A suburban district of Shanghai has been hit by a week-long protest over a rumour that a chemical plant would be moved to the region, despite local authorities’ efforts to quell public anger.

Jinshan, a district about 70 kilometres southwest of downtown Shanghai with a population of 800,000, is home to a chemical industrial zone that houses companies including the state-owned Sinopec Shanghai Petrochemical Company.

Earlier this month, the government began public consultation on a new development plan for the zone. Rumours that the government would relocate some chemical production facilities, including a paraxylene (PX) factory from Shanghai’s Gaoqiao District to Jinshan began to circulate.

PX is an inflammable chemical used to make plastic and polyester. Human exposure to the chemicals can cause damage to organs and the nervous system.

Local residents took to the streets at the beginning of last week and have refused to budge, despite authorities saying the plan had been axed.

The Jinshan local government issued a statement on its website and on social media hours after the protests began, reassuring the public that it did not intend to move facilities from Gaoqiao and that it would not be building a PX factory in the region.

The Shanghai Jinshan government issued a public statements on its Weibo page calling on people to stop taking to the streets.

However, despite efforts to quell public unrest over the matter, thousands have continued to take to the streets. Distrust in the government was deepened by a blanket ban on public discussion and media reports on the protest.

Search results of terms such as “Shanghai Jinshan” or “Shanghai protest” bring up irrelevant, outdated results on Weibo. Media reports only carried the government’s statements in full. On the answers page of Baidu, the country’s largest search engine, some described the protest scene and said the government’s information lockdown was “scary.”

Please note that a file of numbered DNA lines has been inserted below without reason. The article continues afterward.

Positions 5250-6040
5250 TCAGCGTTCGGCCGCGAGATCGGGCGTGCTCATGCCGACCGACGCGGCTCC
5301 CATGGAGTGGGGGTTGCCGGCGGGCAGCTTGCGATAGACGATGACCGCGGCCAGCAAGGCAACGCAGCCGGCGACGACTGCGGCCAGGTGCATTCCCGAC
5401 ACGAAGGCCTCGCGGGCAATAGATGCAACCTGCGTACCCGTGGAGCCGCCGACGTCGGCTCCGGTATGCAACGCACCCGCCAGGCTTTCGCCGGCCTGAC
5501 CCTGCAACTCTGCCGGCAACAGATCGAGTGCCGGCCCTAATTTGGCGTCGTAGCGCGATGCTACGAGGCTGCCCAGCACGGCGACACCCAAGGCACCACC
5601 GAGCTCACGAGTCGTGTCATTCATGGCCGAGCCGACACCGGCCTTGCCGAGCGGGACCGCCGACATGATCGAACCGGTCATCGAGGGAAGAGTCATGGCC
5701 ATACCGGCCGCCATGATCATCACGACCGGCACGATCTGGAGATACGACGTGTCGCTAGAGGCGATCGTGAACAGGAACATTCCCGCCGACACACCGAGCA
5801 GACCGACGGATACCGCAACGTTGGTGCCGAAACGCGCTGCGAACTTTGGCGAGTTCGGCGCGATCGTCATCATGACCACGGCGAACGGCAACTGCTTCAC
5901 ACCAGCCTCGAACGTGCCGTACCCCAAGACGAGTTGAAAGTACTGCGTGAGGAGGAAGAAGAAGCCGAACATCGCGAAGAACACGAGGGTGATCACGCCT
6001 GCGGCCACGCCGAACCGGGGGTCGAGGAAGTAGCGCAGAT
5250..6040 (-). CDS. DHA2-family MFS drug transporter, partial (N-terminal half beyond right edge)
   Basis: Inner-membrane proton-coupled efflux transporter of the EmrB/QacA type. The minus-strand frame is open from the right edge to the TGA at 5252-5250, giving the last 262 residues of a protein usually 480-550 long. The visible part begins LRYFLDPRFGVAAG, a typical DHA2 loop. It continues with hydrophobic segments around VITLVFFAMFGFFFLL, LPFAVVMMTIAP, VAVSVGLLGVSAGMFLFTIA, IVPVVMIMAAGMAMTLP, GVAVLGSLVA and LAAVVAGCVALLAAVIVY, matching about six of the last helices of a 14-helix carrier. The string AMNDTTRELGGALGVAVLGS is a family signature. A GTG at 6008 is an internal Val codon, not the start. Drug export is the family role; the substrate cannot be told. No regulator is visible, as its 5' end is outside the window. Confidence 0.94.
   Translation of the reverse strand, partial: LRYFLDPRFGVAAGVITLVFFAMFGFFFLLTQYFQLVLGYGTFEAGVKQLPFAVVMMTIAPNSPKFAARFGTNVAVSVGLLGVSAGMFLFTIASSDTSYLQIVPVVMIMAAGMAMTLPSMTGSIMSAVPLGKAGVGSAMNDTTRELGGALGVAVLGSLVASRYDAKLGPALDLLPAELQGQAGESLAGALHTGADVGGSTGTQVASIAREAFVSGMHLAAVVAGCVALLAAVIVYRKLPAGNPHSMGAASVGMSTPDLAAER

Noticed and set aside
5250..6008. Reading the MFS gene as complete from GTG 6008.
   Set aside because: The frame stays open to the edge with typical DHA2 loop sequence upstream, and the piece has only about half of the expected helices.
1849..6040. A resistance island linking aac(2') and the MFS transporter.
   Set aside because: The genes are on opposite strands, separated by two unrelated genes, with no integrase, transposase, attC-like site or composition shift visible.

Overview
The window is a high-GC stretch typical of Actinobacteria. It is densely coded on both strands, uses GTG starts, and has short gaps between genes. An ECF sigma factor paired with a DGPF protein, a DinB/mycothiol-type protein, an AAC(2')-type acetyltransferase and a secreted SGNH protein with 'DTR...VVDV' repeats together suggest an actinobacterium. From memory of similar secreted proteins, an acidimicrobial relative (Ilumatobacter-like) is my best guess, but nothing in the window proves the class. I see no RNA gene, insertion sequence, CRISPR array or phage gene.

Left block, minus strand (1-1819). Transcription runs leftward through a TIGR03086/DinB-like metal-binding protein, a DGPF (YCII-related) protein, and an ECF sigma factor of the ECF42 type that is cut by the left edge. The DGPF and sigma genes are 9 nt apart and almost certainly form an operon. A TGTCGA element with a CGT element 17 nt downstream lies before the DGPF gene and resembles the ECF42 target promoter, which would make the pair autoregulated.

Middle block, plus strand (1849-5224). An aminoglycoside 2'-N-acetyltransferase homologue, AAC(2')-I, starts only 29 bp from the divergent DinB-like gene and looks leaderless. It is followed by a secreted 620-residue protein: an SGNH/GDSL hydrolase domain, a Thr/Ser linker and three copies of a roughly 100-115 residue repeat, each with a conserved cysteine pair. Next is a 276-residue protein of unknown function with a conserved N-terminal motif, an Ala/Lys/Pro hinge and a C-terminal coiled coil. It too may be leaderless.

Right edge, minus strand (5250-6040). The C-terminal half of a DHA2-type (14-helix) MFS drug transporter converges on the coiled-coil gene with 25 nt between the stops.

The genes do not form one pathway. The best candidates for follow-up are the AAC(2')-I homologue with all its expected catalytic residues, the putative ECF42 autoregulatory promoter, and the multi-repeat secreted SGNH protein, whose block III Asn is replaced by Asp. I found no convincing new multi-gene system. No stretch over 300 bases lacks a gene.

One message read: “Tens of thousands of people sang the national anthem in the rain. But all they get are buses of riot police. The government is ignoring our appeal, the media is silent, websites are blocked, roads are closed down by the police. (I) never would have thought that in an international city like Shanghai they could censor information so well, this is too scary.”

A message on Baidu answers page describes the protest scene and the government’s information lockdown.

Rallies continued over the weekend, with increasing reports of protesters being arrested. Many tried to go to People’s Square in downtown Shanghai to continue protesting but were sent back by police, according to Hong Kong-based Stand News.

Police in Shanghai arresting protesters. Photo: 教头579 via Weibo.

Meanwhile, the government sent out seven posts on its Weibo page on Sunday alone, calling on people to express their opinions in a more rational way and think about the “bigger picture” of maintaining social stability.

Vivienne Zeng

Vivienne Zeng is a journalist from China with three years' experience covering Hong Kong and mainland affairs. She has an MA in journalism from the University of Hong Kong. Her work has been featured on outlets such as Al Jazeera+ and MSNBC.